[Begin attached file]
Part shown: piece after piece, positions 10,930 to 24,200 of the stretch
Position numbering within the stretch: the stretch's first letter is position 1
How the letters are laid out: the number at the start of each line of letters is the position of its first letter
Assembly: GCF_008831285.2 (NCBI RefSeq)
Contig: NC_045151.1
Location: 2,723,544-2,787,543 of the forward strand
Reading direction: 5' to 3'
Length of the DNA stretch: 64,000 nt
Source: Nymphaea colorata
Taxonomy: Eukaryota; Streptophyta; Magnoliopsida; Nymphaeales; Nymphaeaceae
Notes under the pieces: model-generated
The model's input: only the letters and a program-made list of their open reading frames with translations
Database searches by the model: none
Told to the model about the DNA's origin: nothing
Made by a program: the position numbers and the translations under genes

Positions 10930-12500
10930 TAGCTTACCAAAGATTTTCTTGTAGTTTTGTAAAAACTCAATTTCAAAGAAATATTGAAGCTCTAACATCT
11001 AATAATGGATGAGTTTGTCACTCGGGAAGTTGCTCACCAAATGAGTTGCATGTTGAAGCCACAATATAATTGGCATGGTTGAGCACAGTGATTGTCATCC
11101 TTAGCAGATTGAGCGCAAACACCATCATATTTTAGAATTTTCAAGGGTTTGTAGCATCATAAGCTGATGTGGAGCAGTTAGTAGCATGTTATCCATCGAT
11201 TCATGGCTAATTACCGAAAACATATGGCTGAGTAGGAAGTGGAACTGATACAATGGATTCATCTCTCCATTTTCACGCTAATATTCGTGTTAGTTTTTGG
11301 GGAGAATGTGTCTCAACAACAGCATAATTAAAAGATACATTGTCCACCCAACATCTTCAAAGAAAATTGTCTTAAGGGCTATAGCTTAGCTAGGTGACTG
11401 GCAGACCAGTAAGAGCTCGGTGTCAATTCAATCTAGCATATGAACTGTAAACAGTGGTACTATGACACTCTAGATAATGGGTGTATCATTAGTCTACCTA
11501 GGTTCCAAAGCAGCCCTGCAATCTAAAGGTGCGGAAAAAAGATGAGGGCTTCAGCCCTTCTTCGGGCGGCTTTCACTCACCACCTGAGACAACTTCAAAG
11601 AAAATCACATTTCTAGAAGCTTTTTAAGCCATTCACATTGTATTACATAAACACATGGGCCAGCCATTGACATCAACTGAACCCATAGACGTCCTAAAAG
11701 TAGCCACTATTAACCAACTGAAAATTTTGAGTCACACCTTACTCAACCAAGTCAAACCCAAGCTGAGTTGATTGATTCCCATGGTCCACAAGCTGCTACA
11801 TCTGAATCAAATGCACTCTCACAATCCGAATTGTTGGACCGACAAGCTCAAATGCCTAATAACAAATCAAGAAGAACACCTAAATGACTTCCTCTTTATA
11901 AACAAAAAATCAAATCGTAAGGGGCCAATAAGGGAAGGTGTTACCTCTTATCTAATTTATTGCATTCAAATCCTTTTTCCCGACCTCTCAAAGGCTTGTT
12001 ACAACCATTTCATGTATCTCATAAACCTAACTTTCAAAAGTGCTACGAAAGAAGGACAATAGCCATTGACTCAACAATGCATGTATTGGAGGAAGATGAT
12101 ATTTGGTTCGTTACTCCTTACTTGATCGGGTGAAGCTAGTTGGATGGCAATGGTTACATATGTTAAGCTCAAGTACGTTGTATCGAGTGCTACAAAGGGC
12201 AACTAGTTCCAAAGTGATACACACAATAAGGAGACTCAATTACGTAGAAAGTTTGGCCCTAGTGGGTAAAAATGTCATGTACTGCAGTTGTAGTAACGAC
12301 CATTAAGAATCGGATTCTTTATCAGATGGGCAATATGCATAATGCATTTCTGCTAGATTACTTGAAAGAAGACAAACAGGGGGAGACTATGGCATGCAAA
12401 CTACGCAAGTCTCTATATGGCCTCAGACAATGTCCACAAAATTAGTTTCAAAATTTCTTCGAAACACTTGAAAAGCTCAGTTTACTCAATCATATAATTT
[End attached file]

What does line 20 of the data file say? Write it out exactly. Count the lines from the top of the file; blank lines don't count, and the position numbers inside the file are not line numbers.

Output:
11201 TCATGGCTAATTACCGAAAACATATGGCTGAGTAGGAAGTGGAACTGATACAATGGATTCATCTCTCCATTTTCACGCTAATATTCGTGTTAGTTTTTGG